last update 08 December 2010
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Chicago Polkas has again given the polka world yet another gift in the release The Naturals featuring of 21 songs from 45 rpms and a vintage LP recording from the great Chicago based group by the same name. A band that offered a style called, a "free-wheeling kind of Dixieland style polka music," by the founder of the group in 1955, the late Don Lucki. (See the PAJ interview with Don Lucki at: www.polamjournal.com-polka days
Starting with the "rippin" Lucki arrangement of "Clarinet" polka and it only gets better. "Too Young To Shave," polka "Rob Roy" polka, "Farkel Frolic" and "Rots A Ruck" polka are all instrumentals bearing that distinct Naturals' sound with full instrumentation, plenty of rim shots with solid drumming and the musicians letting you know they are loving what they are doing.
The distinctive vocals of Whitey Pawola on tunes like "Laura & Filon" waltz, "Why Me Me" polka, and "No Gonna Drink" oberek are just a few of the Naturals' vocals in this collection.
Whitey Pawola, Don Lucki, and Ed Swiderski are the only musicians credited on the CD, but the work by the band on each and every tune is dynamic and classic. You can tell these musicians had a great time recording each track as if they were in front of a huge audience instead of in a studio. You cannot play this one too loud.
A tip of the Polka kapelusz to Kevin Altenburg for his superb re-mastering of the originals. Thanks to Chet Schafer and his Chicago Polkas label for giving the polka world this product.To the listener, the song listing with the CD has numbers 19 and 20 flip-flopped. If you don't love this CD, you may not be smarter than a 5th grader, or even be someone who appreciates polka music at its best.
Marion, Maniu, Lush, the Golden Voice of Polkas, they all are associated with one man, one voice, one classic style. Marion Lush is no longer with us but he lives on in his music, his vocals and the newly re-released collection of material by K-C Entertainment, Marvelous Memories of Marion.
This certainly isn't the entire collection of Marion Lush but it is an excellent 30 track offering by K-C Entertainment and one that everyone in polka music should have in their collection. Lush trademark tunes like "Moonlight polka" with the grindy, simple-line, concertina work and great riffs and drive, “Na Zdrowie,” almost always the first song from the stage, “High Bounce,” “Young Years, ” and “Our Break Up” make this a memory magnet for the listener’s mind. I can't even begin to count the number of times the crowd at Litwin's Blue room sang “I Wish I was Single Again” along with the Lush verson on the jukebox and, like all Lush tunes, it “took me back” each time I listened to on this CD. Of course, many might say Lush interpreted a waltz like no other vocalist in polkas and here you’ll find “Matka,” “In the Evening,” “Play Little Gypsy,” “Our Mary” and others.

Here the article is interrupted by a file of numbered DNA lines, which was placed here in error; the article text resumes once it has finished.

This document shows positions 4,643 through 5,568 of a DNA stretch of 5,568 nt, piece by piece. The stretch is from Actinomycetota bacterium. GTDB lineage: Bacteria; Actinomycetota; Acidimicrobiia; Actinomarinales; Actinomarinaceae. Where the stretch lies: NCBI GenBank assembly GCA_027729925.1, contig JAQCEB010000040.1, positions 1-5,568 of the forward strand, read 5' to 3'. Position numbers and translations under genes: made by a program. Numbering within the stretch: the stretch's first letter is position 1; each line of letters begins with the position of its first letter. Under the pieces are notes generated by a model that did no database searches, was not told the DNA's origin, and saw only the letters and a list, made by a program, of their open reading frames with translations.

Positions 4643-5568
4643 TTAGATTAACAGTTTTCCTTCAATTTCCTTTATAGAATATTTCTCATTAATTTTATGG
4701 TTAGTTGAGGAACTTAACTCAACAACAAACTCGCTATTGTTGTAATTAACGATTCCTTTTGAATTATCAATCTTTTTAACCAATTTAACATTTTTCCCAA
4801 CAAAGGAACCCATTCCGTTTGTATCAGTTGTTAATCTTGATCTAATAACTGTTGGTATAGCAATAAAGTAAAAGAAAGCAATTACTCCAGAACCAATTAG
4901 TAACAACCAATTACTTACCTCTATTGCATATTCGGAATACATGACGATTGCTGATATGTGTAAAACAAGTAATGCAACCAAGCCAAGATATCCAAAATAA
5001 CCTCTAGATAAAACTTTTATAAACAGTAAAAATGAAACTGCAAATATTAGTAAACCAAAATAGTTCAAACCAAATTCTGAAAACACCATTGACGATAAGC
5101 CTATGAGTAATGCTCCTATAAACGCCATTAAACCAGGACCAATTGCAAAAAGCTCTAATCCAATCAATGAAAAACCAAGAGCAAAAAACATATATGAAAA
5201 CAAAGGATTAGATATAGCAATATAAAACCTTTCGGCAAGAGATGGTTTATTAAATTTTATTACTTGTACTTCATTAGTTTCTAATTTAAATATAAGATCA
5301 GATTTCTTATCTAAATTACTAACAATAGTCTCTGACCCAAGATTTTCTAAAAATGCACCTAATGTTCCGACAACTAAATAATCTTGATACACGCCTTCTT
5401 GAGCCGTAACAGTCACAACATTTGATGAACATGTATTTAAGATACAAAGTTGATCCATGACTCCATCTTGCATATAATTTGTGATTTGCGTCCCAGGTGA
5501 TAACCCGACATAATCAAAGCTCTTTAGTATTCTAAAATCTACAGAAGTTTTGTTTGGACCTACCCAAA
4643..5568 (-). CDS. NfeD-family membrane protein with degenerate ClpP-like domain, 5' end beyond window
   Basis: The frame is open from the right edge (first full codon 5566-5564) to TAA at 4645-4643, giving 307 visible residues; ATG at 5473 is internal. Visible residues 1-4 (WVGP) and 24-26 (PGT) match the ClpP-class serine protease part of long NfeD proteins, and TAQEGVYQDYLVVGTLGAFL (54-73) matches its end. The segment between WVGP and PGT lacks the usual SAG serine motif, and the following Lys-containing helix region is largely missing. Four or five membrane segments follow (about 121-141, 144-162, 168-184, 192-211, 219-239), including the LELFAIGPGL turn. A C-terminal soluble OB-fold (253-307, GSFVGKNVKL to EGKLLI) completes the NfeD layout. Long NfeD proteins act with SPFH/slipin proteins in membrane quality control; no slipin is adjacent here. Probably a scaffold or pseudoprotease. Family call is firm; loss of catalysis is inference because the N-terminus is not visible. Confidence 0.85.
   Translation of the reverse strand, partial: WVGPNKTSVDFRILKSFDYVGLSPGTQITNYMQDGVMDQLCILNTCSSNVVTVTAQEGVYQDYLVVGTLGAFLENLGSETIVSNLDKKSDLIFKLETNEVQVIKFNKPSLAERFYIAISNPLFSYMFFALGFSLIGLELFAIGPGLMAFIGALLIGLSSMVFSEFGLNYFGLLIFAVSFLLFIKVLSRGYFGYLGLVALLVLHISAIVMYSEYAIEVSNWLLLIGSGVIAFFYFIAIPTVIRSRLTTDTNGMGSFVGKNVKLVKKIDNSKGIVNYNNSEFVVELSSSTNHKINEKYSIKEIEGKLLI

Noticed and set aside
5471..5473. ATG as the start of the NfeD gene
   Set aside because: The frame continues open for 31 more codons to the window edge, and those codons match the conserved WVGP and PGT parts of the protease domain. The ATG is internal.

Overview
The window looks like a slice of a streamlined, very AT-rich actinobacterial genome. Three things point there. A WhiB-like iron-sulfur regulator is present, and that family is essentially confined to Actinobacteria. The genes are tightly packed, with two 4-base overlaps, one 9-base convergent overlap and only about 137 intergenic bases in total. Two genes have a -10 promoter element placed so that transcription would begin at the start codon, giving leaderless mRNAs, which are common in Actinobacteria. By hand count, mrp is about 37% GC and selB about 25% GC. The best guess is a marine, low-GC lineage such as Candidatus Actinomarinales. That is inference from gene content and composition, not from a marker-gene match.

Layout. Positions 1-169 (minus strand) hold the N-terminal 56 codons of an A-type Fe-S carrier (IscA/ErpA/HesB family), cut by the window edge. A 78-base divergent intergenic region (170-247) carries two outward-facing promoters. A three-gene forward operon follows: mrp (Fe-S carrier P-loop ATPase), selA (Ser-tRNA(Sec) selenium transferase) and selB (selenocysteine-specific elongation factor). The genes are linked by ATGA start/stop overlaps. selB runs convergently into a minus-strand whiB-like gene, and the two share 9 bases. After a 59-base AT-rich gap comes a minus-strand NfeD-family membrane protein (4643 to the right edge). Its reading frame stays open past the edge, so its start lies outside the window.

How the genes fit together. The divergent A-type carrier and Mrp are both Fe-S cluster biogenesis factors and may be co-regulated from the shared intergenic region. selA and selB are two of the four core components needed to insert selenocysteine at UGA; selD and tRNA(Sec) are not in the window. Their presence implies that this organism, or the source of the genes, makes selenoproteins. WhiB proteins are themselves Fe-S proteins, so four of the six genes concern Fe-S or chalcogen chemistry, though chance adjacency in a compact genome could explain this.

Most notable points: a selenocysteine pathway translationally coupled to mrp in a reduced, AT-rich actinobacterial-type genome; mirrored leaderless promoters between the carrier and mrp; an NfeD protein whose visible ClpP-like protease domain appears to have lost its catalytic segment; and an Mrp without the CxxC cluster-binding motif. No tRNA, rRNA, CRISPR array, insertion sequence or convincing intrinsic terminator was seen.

Do not pass this one by. If you were there when Maniu was on stage, there are memories here for you in these timeless songs by The Golden Voice of Polkas. Contact: www.kncentertains.com or call: 1-847-468-0112.
As a side note, the pictures on the CD cover came from my personal collection of Marion Lush photos and it was an honor to have them used on this fabulous CD.
It's The Best of Dave Gawronski's Musical Magic - Dog Gone Good and presents 22 tracks of fabulous polkas, waltzes and obereks. Now to say this may be the best but certainly not all of the best of this Massachusetts based group.
You can take the musician out of Buffalo but you can't take Buffalo out of the musician and Dave Gawronski is the perfect example of this. A Buffalo native, Gawronski has retained the musical teachings of those polka greats from the Nickel Cityand they give his music a unique identity and style that is rich in Polish polka tradition. Any Western New York polka lover can tell a “Buffalo Bellow-Shake” from the very first listen.
From "Who'd You Like Ta Love Ya" polka, to "Marianna," to his dynamic hit "Mamo Moja Mamo," the songs on this collection bring forth a sound that is often lacking in today's polka music. It's not quite big band and not four piece combo, but definitely pure polkas played in a personal and classic way.
The obereks, "Sweet 16," "Back & Forth," prove that there is nothing better than an oberek played as it should be played. It makes you want to dance and request another oberek.
The Musical Magic sticks closer to home these days but their music travels many miles throughout polkaland and is filled with heart, warmth and musical magic.
We would be remiss to not mention the two "stars" of this CD. No it's not Arlene and Dave but Skeeter and Frosty Gawronski who are dog gone good and will win you over in the cover shot. You gotta love'm.